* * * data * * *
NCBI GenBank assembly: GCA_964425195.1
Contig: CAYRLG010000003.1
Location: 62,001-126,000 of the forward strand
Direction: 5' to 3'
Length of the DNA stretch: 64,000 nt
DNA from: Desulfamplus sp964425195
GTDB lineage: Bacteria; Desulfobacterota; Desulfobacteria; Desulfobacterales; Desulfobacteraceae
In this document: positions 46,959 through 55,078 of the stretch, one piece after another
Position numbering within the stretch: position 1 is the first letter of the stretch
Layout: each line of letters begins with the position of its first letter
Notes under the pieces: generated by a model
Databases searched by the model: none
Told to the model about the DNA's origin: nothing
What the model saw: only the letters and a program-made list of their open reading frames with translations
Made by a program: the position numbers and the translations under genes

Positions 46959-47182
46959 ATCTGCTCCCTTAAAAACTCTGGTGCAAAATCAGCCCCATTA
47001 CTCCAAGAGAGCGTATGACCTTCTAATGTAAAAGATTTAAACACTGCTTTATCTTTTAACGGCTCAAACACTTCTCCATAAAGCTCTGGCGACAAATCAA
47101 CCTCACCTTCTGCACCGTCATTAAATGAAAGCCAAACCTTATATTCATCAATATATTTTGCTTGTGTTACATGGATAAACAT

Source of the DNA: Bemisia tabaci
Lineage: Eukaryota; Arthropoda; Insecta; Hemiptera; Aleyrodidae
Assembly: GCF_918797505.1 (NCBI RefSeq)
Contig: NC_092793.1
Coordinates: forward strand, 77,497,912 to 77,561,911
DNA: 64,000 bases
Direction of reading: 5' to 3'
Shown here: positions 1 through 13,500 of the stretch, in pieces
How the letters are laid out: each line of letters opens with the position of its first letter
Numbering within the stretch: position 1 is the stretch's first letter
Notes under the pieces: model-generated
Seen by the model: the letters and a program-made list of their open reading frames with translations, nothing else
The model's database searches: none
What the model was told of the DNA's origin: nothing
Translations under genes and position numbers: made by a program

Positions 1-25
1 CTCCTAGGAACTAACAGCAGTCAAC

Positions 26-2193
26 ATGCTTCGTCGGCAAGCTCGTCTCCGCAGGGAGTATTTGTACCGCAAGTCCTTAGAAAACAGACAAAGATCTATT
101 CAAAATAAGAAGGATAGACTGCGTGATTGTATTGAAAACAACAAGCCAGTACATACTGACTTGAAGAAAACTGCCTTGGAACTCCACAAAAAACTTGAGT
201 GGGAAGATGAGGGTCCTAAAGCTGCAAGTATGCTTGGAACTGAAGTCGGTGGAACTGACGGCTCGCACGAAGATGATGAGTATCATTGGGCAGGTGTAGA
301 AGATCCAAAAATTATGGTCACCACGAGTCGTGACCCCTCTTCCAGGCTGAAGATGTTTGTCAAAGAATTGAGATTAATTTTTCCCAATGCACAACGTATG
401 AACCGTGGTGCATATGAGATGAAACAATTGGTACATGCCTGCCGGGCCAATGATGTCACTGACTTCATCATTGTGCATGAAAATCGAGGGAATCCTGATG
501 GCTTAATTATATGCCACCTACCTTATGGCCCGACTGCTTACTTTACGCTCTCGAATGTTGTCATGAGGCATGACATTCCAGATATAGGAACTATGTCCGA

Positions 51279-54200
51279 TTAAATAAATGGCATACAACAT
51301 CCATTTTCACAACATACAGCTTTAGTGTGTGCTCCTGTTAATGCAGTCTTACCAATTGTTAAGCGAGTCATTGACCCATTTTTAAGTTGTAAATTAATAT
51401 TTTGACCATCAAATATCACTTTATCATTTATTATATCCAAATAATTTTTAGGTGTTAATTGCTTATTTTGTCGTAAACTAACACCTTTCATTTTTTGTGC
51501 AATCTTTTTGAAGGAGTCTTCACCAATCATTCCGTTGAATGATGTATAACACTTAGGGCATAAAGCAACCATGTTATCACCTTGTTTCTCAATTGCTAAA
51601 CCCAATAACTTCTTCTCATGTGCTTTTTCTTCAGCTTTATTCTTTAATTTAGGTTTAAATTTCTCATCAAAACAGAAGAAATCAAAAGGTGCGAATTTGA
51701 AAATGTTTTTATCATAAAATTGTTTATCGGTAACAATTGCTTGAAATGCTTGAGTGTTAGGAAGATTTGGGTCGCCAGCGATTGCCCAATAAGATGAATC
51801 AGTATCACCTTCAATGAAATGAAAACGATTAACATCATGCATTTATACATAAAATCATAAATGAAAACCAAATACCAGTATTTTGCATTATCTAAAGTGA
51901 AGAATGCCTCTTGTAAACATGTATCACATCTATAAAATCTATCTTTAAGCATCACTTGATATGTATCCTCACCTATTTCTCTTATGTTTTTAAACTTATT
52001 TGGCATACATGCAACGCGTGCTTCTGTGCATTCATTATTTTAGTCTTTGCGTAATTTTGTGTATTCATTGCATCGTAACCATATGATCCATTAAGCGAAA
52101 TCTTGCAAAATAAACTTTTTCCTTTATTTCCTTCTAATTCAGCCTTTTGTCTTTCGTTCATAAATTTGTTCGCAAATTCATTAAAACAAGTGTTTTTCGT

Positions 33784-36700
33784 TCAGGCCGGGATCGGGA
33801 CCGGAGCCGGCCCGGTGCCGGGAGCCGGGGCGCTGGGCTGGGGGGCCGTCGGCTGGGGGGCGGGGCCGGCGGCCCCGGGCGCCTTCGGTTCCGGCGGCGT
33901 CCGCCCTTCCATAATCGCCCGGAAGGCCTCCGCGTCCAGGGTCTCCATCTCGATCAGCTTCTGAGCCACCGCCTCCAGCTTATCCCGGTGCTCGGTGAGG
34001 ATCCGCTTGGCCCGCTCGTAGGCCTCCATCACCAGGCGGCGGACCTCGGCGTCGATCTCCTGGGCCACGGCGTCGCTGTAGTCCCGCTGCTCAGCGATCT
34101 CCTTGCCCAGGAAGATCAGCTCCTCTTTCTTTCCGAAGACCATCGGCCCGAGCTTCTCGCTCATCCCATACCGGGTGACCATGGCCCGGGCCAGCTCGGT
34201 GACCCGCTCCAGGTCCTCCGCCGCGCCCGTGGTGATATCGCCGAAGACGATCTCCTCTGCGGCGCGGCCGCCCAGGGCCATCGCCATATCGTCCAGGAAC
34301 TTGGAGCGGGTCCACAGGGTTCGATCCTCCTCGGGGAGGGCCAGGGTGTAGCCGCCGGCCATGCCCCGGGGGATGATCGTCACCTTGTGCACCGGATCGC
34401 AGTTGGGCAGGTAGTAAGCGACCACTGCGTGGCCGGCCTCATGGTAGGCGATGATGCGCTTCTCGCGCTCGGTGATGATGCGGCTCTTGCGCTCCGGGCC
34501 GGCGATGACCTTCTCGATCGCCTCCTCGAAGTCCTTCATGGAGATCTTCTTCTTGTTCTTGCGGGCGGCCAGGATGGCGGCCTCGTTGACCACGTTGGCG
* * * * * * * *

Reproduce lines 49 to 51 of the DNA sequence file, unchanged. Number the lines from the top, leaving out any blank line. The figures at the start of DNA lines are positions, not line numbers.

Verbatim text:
51601 CCCAATAACTTCTTCTCATGTGCTTTTTCTTCAGCTTTATTCTTTAATTTAGGTTTAAATTTCTCATCAAAACAGAAGAAATCAAAAGGTGCGAATTTGA
51701 AAATGTTTTTATCATAAAATTGTTTATCGGTAACAATTGCTTGAAATGCTTGAGTGTTAGGAAGATTTGGGTCGCCAGCGATTGCCCAATAAGATGAATC
51801 AGTATCACCTTCAATGAAATGAAAACGATTAACATCATGCATTTATACATAAAATCATAAATGAAAACCAAATACCAGTATTTTGCATTATCTAAAGTGA